The development of novel analytical and numerical methods, specifically designed to study correlated electronic materials and their many body ground states, now forms an important pillar of quantum condensed matter physics. Several electronic and thermodynamic properties of innumerable exotic phenomena such as metal-insulator transitions, strange metal phases and non-Fermi liquid behavior, unconventional superconductivity, multi-ferro and magnetoelectricity, nematic and related symmetry broken orders, spin/orbital liquids, spin charge separation, many body localization etc. have now been either well established or studied with an enormous assistance from computation. Many of these phenomena have been observed in materials such as high temperature superconductors, heavy fermion systems, one dimensional copper oxides, Vanadium and Iridium oxides, to name a few.

Over the last couple of decades, the evolution of diverse numerical techniques and the increased availability of computational muscle has brought an unprecedented level of possibilities to attack research problems in condensed matter physics. Among the class of stochastic methods, Quantum Monte Carlo (QMC) provides a very promising avenue to extract reliable ground state and thermodynamic information due to its exactness and ability to scale up calculations to large system sizes. Several flavors of QMC such as Diffusion MC, Variational MC, Path Integral MC and Cluster MC have made major inroads and have enabled better descriptions of the system's observable properties. However, QMC simulations suffer from the Fermionic sign problem and there have been considerable efforts to circumvent the issue. Density Matrix Renormalization Group (DMRG) provides an efficient representation of the ground state solution in terms of matrix product states for 1D/quasi-1D systems with local interactions. On the down side, DMRG works best only for one dimensional systems or systems that can be effectively reduced to one dimension. Other iterative approaches such as Dynamical Mean Field Theory (DMFT), Hierarchical MFT and Numerical Renormalization Group (NRG) have become popular but are seriously limited by the size of the clusters chosen. In certain cases, not all spatial correlations are present, and one needs to take special care in incorporating these effects especially when the correlation lengths are larger than the cluster sizes. Other variational methods like the use of Tensor networks, where one allows greater flexibility for optimization by a Hilbert space expansion, has aided greater accuracy in computing ground state properties.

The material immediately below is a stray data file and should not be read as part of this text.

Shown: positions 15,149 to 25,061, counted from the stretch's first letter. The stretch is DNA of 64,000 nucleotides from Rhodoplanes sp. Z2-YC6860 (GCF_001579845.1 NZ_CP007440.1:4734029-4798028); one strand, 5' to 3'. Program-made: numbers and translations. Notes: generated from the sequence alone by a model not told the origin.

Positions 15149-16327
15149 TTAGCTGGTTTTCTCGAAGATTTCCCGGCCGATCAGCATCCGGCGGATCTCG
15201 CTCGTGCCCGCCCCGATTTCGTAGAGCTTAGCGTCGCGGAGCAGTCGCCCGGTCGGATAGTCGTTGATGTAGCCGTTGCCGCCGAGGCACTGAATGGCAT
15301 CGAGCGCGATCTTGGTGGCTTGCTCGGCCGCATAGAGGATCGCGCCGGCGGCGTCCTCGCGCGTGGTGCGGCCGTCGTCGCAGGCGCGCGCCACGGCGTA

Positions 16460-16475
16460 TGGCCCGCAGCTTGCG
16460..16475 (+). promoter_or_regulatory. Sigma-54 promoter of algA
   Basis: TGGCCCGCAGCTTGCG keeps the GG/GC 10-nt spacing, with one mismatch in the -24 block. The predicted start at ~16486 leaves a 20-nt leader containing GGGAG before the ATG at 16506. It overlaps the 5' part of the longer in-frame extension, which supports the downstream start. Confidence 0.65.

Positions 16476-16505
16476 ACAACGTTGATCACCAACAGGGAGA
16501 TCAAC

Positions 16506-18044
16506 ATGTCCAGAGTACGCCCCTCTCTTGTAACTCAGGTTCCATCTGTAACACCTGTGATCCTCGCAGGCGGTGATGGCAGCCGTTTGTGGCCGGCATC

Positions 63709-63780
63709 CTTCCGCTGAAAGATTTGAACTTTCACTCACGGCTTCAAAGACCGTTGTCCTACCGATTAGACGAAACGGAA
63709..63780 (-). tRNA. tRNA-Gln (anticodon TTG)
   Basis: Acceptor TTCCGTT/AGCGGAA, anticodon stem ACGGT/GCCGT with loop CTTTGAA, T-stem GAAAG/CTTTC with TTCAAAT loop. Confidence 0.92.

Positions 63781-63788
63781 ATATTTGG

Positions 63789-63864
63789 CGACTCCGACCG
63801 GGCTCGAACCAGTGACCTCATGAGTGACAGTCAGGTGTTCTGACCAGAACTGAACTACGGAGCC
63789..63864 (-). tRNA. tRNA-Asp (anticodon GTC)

A basic knowledge of these techniques, their capabilities, the class of problems they are most suited to solve, along with an appreciation of their advantages and limitations, is a crucial aspect that this Research Topic will address. Many researchers in different branches of condensed matter physics and statistical mechanics have little or no experience with each and every technique that has been listed here; therefore, a Research Topic section devoted to 'Frontiers of computational approaches to correlated matter' is highly called for. We hope that this effort will hugely benefit researchers who have novel ideas to attack outstanding physical problems, but lack the necessary expertise to quickly narrow down on what methods could best enable them to achieve their objectives.


Important Note: All contributions to this Research Topic must be within the scope of the section and journal to which they are submitted, as defined in their mission statements. Frontiers reserves the right to guide an out-of-scope manuscript to a more suitable section or journal at any stage of peer review.